That thrill quickly gave rise to dread as I opened the book and we were given our first look at the book’s protagonist, Valentine Richards. I have a general rule of thumb about how any comic book which features an image of a woman sitting on the toilet in its first issue should probably be put down immediately. This sort of thing seems to be a trope in every independent comic for mature readers that is determined to prove how dangerous and edgy it is going to be. I don’t know why, but this image seems to come up with frightening regularity and only the reputation of the creators kept me going.

Thankfully, Deathbed quickly moves past this image and on to better things. It also, it should be noted, has nothing to do with the infamously cheesy 1977 horror movie about a bed that eats people.

Our focus lies on Valentine Richards – an aspiring novelist turned reporter turned biography ghost-writer, who is sick of telling other people’s stories instead of her own. Unfortunately, with her contract at her current reporting gig up, she’s forced to take a job writing the memoirs of Antonio Luna – a famous adventurer who she’s assured is like Doc Savage, James Bond and Teddy Roosevelt rolled into one. Yet somehow, she’s never heard of him.

Deathbed #1 Gallery Scene

(Click on the above image to see it full-size, in another window.)

Valentine arrives at Luna’s mansion on a dark and stormy night. Taken to the master bedroom, Valentine finds the 90 year old Luna at death’s door and apparently ready to tell the unlikely story of his life. However, Luna has another purpose in seeking out a writer to tell his tale – one that seems likely to give Valentine a story of her own to tell!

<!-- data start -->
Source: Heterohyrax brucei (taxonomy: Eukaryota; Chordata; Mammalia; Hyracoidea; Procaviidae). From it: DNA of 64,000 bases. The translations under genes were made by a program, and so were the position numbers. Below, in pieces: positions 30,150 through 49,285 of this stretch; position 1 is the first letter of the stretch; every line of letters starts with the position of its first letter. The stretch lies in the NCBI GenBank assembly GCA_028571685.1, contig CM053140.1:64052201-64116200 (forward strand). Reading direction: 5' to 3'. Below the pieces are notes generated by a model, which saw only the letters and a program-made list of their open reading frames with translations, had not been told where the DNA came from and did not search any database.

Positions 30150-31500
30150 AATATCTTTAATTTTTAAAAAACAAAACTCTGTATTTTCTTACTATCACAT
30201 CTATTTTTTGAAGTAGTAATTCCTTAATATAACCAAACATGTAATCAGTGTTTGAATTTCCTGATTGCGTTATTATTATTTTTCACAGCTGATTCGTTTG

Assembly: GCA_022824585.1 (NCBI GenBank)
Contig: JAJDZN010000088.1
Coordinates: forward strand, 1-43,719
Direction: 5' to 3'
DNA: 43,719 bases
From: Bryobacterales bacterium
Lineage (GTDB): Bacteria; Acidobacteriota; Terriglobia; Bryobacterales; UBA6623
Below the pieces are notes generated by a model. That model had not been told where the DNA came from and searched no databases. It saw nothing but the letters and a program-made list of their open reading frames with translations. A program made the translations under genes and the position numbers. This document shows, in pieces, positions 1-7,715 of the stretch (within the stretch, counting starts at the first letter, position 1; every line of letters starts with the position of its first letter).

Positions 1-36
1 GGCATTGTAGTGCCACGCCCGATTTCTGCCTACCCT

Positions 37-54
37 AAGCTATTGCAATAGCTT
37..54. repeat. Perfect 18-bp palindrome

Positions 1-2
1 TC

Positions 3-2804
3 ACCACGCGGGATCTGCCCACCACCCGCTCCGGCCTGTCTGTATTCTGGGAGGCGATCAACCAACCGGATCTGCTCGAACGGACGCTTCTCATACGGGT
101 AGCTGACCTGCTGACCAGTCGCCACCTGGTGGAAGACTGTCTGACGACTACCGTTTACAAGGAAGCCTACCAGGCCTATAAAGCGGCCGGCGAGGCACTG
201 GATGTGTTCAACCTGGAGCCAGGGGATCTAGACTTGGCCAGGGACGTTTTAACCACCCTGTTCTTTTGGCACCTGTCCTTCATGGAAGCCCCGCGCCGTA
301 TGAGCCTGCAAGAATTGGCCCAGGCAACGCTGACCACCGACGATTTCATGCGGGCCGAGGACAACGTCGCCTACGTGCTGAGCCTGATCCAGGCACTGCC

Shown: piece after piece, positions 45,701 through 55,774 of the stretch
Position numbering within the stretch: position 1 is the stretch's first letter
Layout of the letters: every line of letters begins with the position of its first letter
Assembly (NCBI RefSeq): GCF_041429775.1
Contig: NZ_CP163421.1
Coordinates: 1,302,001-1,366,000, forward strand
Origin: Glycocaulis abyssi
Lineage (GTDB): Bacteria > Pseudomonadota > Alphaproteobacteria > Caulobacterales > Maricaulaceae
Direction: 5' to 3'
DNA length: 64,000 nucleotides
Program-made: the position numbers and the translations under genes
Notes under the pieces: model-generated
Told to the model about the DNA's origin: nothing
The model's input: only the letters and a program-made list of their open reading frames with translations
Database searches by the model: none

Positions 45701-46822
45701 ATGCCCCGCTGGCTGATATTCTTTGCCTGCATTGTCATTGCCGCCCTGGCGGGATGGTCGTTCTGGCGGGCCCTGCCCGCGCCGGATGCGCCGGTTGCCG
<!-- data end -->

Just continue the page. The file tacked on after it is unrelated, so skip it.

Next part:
This first issue is largely concerned with setting up the series, so there’s not much in the way of action. This is surprising, given Joshua Williamson’s usual scripts are packed full of improbable action sequences but it is early yet. As far as laying the ground-work goes, this issue does a fantastic job of showing us everything we need to know about our characters without telling as much. This is because Williamson is one of an increasingly rare few writers who seem to trust their artist to be as much of a storyteller as them.

Case in point. There is a rather gorgeous two-page spread of Valentine walking past several portraits of Antonio Luna from his glory days. This tells us far more about who Antonio Luna is than any piece of expository dialogue ever could. Likewise, we learn far more about Valentine by the questions she asks and the internal monologue about the deeper meaning behind each question than we do by her conversation with her editor.

Bottom Line: If this first issue is any indication, Deathbed will be one heck of a read.

9/10

Deathbed #1 releases February 21, 2018.


Written by The Critic The Internet Deserves, but not the one it needs right now…. Matt Morrison. He’s a smart-ass guardian. A sarcastic protector. A Snark Knight.